Wednesday, 14 April 2010

THAT side is for WALKING

You know when you’re an Official London Workie when thoughts of the Tube begin to fill your waking moments.

You know you’ve truly made it when you use the “walking” side of the escalators.

I’m sure you’ve noticed the cultural divide of the tube escalators. On the “resting” side are:

1. Tourists, with their rucksacks placed inconveniently between their feet – or even worse, on a separate step – so that the straps spill out and potentially trip those of us with better places to go.

2. The leisurely shoppers, perhaps with a coat casually strung over their arm, nonchalantly dreaming of what they’re going to have for lunch

3. The old, infirm and young. Read: nuisances.

On the “Other” side; the “Proper” side; are the rest of us. Those of us who are determined to step on other's toes to secure their space on the tube platform. And woe-betide anyone who tries to blur the boundaries.

I’ve started conducting an internal dialogue in my head with the IDIOTS who decide to stand in the walking aisle, which goes roughly something like this:

“THAT side is for WALKING, you moron. Do you realise that you have created a stampede of traffic behind you, and that you, yes YOU, are personally responsible for London-wide delays on the Underground, and more importantly me being late for the next episode of Glee. Move it, lumpy.”

I once actually saw a pair of Japanese tourists taking pictures of one another at the foot of the escalators. Reeeally? In rush hour? Are trying to incure my wrath? (Note: my wrath is a powerful and much feared force. Just ask the last warden who tried to give me a parking ticket.)
Minor satisfaction is to be had when said unaware moron is yanked into position by a friend standing on the correct side. If they are a moron and a loner, only an inside-lane-overtake will suffice. But make sure you get a slight elbow barge in there to prove your point. Go on, you show them who's boss.

Once you’ve bypassed the escalator-loungers, two factors really prove your Tube-worth:

Platform Position and Exit Point.

Platform Position is only really applicable to split-branches such as the Northern Line or District/Central/Hammersmith overlaps, but when it is, It. Is. Gold.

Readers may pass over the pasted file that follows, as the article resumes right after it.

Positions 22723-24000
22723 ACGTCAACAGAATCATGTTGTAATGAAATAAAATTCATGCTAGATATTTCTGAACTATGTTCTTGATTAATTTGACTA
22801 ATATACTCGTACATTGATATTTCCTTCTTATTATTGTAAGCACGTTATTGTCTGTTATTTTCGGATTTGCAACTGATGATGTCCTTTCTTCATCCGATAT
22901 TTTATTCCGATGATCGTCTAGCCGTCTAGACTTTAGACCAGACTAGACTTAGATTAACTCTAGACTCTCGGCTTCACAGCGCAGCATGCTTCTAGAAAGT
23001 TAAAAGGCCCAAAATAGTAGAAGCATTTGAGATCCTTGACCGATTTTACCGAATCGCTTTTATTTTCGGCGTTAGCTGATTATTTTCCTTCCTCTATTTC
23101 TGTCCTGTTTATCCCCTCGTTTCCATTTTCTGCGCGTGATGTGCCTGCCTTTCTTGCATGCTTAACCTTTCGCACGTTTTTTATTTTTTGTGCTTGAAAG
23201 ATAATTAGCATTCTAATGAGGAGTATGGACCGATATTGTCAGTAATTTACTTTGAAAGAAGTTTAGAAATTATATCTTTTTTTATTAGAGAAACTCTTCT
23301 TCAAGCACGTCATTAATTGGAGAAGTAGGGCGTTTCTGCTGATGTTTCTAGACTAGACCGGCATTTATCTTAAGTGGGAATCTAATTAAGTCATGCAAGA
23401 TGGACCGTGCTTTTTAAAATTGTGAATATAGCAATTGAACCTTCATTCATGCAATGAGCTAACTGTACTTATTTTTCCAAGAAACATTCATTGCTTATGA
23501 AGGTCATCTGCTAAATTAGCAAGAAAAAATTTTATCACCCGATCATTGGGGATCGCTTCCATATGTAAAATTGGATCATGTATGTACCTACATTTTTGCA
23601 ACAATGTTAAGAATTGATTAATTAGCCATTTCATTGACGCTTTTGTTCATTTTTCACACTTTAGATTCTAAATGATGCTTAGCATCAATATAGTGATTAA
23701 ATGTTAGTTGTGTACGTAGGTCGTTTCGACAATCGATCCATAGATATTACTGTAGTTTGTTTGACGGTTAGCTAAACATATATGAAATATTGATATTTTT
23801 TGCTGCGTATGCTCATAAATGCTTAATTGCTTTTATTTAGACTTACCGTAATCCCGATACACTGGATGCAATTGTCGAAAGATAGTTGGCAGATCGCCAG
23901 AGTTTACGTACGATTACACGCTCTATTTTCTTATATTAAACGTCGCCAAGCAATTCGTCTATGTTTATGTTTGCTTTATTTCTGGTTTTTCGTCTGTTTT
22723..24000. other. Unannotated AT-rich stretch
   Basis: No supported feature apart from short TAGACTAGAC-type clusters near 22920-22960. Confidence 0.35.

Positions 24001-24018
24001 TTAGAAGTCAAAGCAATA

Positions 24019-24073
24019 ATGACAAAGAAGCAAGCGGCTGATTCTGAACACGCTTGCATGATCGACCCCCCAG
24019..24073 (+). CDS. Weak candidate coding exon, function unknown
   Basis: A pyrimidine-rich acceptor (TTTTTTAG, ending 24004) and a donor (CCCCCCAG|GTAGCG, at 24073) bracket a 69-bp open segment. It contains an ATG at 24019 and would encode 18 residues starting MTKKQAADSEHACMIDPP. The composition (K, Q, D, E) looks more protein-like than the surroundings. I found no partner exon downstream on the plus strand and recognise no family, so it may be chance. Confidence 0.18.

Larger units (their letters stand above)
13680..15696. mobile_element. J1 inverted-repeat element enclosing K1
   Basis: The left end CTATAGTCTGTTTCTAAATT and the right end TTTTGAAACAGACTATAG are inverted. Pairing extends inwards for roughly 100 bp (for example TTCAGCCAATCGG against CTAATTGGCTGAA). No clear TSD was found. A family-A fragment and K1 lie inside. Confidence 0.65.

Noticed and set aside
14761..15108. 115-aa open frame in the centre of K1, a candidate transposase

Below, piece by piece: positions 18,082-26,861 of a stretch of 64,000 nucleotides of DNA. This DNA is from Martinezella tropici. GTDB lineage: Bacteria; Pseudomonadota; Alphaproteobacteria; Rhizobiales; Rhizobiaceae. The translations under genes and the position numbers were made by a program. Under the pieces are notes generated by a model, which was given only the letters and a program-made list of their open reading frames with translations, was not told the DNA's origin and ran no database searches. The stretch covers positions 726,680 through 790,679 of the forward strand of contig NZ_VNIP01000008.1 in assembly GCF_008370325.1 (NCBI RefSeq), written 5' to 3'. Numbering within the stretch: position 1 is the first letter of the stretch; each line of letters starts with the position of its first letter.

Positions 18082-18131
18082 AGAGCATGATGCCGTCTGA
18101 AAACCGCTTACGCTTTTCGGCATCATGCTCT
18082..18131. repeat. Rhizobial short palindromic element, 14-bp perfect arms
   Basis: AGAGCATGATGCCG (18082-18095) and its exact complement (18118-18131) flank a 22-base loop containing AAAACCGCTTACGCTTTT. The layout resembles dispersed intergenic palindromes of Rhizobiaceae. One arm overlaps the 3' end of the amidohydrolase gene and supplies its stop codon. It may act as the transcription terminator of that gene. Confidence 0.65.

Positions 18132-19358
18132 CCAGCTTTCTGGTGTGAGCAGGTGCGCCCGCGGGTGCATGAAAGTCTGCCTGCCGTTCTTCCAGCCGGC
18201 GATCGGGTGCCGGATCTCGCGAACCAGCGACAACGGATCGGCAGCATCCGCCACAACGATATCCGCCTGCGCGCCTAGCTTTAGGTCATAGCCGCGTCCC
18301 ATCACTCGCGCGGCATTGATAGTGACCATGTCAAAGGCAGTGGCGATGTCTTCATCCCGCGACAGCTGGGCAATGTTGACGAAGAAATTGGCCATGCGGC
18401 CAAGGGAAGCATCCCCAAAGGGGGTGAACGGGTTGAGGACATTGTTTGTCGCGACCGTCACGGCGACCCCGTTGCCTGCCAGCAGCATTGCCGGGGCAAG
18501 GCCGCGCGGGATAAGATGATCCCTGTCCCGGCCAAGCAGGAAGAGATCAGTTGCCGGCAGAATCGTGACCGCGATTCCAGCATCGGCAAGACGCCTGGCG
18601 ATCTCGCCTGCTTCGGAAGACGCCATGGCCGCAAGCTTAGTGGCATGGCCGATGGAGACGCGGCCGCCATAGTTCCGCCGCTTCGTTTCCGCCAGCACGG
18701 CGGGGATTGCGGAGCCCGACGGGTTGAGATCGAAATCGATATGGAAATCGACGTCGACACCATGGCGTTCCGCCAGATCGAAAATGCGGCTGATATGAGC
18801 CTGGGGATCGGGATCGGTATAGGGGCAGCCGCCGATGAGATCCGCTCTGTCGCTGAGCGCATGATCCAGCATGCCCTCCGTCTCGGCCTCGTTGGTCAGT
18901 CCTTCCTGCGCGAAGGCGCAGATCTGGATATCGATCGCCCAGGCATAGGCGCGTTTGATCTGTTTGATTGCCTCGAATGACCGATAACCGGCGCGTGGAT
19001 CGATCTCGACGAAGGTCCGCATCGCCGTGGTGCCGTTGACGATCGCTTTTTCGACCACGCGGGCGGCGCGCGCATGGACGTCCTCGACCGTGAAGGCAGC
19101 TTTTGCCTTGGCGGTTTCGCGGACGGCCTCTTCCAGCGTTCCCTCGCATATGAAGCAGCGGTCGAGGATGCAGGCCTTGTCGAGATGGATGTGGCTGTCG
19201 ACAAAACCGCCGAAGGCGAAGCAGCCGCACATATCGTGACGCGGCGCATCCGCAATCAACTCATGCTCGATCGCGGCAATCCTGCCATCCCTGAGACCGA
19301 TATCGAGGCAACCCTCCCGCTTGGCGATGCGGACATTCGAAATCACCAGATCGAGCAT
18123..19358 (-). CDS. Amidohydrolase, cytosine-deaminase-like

The casual tube-goer mooches along the platform, and if a train for the wrong branch comes along first, they merely hang back in submission. Fools.

But not me. Oh-ho. Not me. I am a stallion.

Ladies and gentlemen, you want to get a tube seat in rush hour? Then I'm you're girl.
Join the back of the queue for people cramming themselves onto Morden via Bank, even if it's the wrong branch. Stop in front of the doors, ignoring the looks of befuddlement from people inside the carriage. You are now in perfect position for where the doors line up when the correct train comes along. The train always (or at least to my knowledge) stops in the same place.

Aha! See, a Cambridge degree is worth something...

Now you merely wait and give a smug smile to all those standing in the wrong place. (“You think that’s where the doors’ll open, do you? Aw, that's sweet, isn't it? New to London…?”).

The only glitch in this process is that my mother has ingrained in me an irrational fear that there are psychos residing on the tube platform who are going to push me into the path of an oncoming train, so I have to stand backwards, bringing down the cool factor somewhat.

Exit Point (or E.P, as it is known in Army Training Facilities) is more of a matter of knowing which exit applies to which area of the world, and is definite proof of the amount of time you have spent working in London.

The number of occasions I have got off at a multi-exit station and seen “Exit (North),” “Exit (East).”

I'm sorry, what? I barely know my left from my right, let alone which way North is. And darn it, just on the day I left my pocket compass in the barn, along with my tracker bars and emergency flares...

And so I feel that victory is truly mine when I realise that I have successfully worked out which exit correlates to which part of the street, and, after a few day’s unsuccessful trials, manage to get out at exactly the place I need to be.

If only someone where actually paying me to go out of these exits, everything would be just hunky-dory…

1 comment:

  1. trains do indeed stop in roughly the same place each time. Next time you're down there take a look at the white line on the very edge of the platform. Some places you will see a bunch of footprints in the dust and muck that accumulates. If you stand just in front of it you will exactly line up with the doors when the train pulls up. Have fun in honing your footprint spotting skills and amaze your friends.

    Oh and for the uber busy, get the iPhone app "tube exits" so you can put yourself in the correct carriage to line up with the exit at the other end. This saves you from getting stuck behind all the people who think its ok to amble along the platform like they're admiring the duck pond in st james' park.


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